At 2:00 yesterday afternoon, Liv sent me a text asking if I could pick her (and Mariam) up from school. There was just no way. Monday’s are my standard nutso days at work and yesterday was no different. So I instructed her to take the bus home and call me.
When she called, she had the usual “plans” all mapped out.
“What do you want to do, sweets?” I ask.
“Mariam’s brother might pick me up and bring me over to their house, or maybe her uncle, or she might come over here, or maybe you could come home and get us and go back to work and then we could eat, go to the Y, or…”
I love that she thinks that I don’t have a life. I’m sure it may have something to do with her deductive reasoning skills and equating my social calendar with my work calendar.
After I left the office at 4:30, sped home, picked her up, dropped her off at Mariam’s, it was after 5:00. Liv’s “plan” was for me to pick her back up at 6:00 so she and I could go to the Y. Yeah, I knew that wasn’t happening. Being the cool Mom that I am, I called her about ten till six.
“I’m tired, honey, want to skip the Y tonight?”
“YES! Good! I can run at home later.” (To which I silently repeated the exact same response.)
The girl has been running. Nightly. She’s up to 3 miles. I find it only slightly intolerable and ironic that I have a Dr. appointment this Thursday at FWO. I’m 90% sure I have a stress fracture. I’m also 90% sure they call it such for non-ironic reasons as well.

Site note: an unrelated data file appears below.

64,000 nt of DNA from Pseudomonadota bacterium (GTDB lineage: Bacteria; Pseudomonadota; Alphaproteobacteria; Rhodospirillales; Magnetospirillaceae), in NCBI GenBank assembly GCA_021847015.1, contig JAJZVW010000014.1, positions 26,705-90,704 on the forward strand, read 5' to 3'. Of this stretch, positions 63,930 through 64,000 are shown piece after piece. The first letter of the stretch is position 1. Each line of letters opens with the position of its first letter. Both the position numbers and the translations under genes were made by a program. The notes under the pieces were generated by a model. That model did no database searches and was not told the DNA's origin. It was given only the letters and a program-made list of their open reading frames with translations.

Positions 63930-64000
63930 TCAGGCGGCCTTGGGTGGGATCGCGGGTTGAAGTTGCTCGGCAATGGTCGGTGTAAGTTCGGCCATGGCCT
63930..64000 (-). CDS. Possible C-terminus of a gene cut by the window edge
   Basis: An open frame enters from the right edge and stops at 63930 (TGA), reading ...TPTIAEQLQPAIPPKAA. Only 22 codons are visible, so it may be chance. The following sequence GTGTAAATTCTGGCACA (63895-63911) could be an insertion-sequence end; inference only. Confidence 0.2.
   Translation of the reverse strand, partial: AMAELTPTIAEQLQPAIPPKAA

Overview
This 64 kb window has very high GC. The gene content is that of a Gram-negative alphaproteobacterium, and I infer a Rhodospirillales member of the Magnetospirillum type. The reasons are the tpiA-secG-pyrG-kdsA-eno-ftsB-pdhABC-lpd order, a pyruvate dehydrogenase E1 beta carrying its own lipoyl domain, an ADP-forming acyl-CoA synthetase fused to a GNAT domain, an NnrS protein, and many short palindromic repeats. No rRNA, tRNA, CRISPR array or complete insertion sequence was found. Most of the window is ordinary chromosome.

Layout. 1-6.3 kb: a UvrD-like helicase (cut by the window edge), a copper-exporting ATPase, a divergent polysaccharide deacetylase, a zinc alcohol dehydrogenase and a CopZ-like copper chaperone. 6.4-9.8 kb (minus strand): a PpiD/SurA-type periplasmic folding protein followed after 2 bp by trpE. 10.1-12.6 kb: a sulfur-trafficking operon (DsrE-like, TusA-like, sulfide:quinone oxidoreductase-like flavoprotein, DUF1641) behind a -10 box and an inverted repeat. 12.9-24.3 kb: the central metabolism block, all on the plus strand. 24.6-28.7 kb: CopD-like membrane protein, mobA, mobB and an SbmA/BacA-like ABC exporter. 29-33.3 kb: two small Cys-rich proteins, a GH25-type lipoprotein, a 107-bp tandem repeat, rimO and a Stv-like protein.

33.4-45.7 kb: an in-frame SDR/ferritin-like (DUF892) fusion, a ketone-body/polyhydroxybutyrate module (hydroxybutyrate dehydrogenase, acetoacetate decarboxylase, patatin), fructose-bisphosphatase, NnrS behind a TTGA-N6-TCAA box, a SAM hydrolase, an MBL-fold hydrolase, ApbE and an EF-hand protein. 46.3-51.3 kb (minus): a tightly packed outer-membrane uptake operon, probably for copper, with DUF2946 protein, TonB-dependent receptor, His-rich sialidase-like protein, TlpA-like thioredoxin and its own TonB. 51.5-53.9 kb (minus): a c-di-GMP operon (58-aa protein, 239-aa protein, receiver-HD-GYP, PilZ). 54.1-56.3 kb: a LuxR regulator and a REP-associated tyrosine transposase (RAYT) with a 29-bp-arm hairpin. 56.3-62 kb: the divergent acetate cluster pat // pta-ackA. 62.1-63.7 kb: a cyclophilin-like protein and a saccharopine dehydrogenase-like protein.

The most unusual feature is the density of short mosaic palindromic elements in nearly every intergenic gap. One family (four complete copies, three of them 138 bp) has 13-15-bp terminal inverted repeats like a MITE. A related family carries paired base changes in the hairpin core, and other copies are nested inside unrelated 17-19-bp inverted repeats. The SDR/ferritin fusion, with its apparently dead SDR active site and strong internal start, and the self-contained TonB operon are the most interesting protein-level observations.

“How about I pick you up at 7:00?”
At 6:45, my phone rings. I could tell by the hesitation, tone, and pretend stuttering what she was about to ask.
“Um, I feel badly that you’ve been running me around all day, but do you think…”
“What boy, Liv?”
“HOW did you KNOW, Mom?!”
While I might not know a damn thing about it personally, I do get it. I have gotten it at one point or another in my life. I’m not living with the Tibetan Monks yet. Oh wait…could you imagine? Never mind, I still don’t get it.
She wanted me to take her to meet him at the Whispering Meadows park. “A park? Liv, girls don’t meet boys at the park.”
“We’re going to play basketball and throw the football around.”
Man this child knows how to work me.
“Fine, but I’m going to meet him and he better have two balls in his hands when he arrives or I’ll make sure he does when he leaves.”
She actually laughed. Appreciation and excitment abounded.
And wouldn’t you know. As he walked across the field (which was swarming with at least a hundred kids and parents for a practice, btw), his stupid teenage face was lighting up. The glare off the football and basketball which he carried made him look slightly angelic.
I look over at Liv in the passenger’s seat, wearing jeans and some scrubby T-shirt. She is also beaming, except I know with every ounce of my being that she is an angel. My angel.